In addition, the trend toward more compact electronic systems is also continuing, exacerbating the thermal problem produced by the high-complexity and high-performance integrated circuits. For example, laptop or notebook sized computers have recently become quite popular, with continuing market pressure toward even smaller computer systems such as personal digital assistants (PDAs). However, these small systems eliminate many of the techniques for heat removal available for large-scale computer systems, such as the use of fans for convection cooling of the integrated circuits. As such, many modern systems utilize thermal conduction as the primary mode of heat removal from the integrated circuits in the system.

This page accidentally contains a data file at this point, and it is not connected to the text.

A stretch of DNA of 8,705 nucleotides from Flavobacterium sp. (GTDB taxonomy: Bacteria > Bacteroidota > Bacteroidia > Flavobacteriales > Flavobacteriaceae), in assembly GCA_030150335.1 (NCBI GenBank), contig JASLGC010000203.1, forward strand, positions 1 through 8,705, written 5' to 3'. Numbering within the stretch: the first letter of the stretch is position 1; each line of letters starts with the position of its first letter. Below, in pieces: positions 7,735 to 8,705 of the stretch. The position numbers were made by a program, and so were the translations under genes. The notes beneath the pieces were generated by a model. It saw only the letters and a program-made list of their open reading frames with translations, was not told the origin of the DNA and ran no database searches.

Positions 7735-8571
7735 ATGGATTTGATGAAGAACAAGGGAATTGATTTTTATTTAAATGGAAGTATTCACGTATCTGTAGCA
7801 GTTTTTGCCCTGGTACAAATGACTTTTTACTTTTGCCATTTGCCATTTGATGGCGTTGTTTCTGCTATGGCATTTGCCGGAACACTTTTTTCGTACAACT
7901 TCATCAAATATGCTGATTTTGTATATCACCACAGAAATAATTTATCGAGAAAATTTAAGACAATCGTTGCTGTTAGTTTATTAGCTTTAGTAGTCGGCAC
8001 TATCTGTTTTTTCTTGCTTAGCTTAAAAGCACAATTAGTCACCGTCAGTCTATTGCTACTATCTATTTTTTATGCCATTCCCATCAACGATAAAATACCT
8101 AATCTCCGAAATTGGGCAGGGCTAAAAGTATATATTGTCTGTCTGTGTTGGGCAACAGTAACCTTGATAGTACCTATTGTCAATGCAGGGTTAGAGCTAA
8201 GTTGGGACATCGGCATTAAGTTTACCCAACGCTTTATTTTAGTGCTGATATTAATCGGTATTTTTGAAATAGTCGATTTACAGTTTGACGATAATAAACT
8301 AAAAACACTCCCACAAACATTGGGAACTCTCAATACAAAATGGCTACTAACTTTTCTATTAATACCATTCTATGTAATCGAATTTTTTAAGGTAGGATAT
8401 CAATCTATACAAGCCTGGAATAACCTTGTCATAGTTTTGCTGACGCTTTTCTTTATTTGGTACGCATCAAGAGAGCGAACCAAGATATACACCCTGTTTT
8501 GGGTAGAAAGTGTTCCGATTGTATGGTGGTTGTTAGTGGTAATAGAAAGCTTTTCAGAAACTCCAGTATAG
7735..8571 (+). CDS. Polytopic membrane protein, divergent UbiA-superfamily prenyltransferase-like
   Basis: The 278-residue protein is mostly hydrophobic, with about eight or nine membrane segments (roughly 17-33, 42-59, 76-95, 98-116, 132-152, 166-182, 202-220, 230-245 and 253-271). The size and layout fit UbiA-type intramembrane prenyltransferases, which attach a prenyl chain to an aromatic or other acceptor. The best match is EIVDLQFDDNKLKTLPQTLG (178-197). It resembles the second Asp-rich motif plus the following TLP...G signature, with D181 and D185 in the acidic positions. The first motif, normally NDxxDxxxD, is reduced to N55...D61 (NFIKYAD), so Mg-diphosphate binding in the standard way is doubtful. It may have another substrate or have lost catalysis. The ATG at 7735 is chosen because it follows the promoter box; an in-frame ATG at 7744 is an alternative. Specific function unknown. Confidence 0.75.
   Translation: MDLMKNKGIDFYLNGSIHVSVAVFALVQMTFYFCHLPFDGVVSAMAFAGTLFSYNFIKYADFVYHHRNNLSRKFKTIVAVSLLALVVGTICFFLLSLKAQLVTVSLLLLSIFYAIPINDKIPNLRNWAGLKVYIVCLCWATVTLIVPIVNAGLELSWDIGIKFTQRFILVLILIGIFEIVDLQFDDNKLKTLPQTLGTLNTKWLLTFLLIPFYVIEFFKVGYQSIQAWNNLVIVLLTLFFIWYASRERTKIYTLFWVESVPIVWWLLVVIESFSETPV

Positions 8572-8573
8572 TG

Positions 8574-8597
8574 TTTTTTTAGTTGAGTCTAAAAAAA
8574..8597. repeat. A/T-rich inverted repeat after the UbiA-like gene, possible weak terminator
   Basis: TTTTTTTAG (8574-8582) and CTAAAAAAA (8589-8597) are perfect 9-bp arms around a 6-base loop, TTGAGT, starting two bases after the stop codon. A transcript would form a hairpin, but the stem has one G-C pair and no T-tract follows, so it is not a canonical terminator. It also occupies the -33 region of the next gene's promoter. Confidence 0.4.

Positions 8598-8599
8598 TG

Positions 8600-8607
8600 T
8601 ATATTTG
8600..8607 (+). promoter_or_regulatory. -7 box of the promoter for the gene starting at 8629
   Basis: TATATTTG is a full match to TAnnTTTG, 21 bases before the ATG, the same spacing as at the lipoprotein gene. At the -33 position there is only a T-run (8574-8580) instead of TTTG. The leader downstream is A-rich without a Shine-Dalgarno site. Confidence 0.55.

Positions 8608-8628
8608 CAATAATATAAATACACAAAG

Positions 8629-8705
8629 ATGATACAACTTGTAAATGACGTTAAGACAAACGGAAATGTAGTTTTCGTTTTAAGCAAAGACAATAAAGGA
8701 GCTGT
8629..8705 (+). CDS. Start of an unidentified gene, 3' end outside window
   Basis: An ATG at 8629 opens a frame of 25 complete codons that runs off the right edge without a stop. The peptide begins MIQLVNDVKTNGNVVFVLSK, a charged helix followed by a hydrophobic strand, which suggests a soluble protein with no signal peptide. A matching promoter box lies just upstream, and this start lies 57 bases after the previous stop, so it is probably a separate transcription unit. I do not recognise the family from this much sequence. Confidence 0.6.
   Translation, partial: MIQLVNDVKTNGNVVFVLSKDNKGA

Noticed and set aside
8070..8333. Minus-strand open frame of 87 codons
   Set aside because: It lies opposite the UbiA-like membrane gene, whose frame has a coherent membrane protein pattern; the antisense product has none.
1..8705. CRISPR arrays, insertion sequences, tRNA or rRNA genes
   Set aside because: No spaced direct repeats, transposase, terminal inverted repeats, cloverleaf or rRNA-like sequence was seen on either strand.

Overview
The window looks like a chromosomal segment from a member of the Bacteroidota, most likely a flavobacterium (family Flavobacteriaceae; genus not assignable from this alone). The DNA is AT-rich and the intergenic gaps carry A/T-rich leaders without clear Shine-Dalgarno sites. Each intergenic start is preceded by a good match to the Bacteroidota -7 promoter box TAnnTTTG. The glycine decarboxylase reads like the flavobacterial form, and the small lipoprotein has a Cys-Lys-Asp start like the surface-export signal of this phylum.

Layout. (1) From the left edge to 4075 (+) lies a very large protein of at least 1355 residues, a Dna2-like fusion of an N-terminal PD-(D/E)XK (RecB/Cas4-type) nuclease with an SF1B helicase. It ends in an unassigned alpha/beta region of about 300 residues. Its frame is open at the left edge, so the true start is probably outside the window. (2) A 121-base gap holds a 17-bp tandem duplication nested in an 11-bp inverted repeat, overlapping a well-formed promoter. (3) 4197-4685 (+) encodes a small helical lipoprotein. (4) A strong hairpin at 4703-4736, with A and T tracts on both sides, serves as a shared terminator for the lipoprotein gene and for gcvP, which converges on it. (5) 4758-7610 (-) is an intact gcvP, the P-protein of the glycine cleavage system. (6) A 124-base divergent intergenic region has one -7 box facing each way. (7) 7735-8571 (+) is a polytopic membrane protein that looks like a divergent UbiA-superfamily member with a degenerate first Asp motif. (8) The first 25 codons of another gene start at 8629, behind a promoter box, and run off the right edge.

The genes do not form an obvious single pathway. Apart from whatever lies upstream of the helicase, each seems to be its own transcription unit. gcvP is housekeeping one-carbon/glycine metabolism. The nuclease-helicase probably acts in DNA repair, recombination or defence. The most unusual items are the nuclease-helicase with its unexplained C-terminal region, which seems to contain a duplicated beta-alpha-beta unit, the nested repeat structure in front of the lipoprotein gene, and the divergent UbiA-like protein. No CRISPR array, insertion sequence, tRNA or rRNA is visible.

By way of further background, integrated circuit packages of the ball-grid-array (BGA) type have recently become popular in the field. Conventional BGA packages are similar in layout and arrangement to the pin-grid-array (PGA) packages, in providing a rectangular or square array of connections on the underside of the integrated circuit package. Instead of the pin connectors used in PGA packages, however, BGA packages utilize a solder ball located at each connector location. As is known in the art, the BGA package is attached to a printed circuit board by reflowing the solder balls to make connection to conductors at the surface of the printed circuit board. The BGA package provides the important advantage of being self-aligning, as the surface tension of the solder will tend to pull the BGA package into proper alignment with the corresponding conductors on the printed circuit board.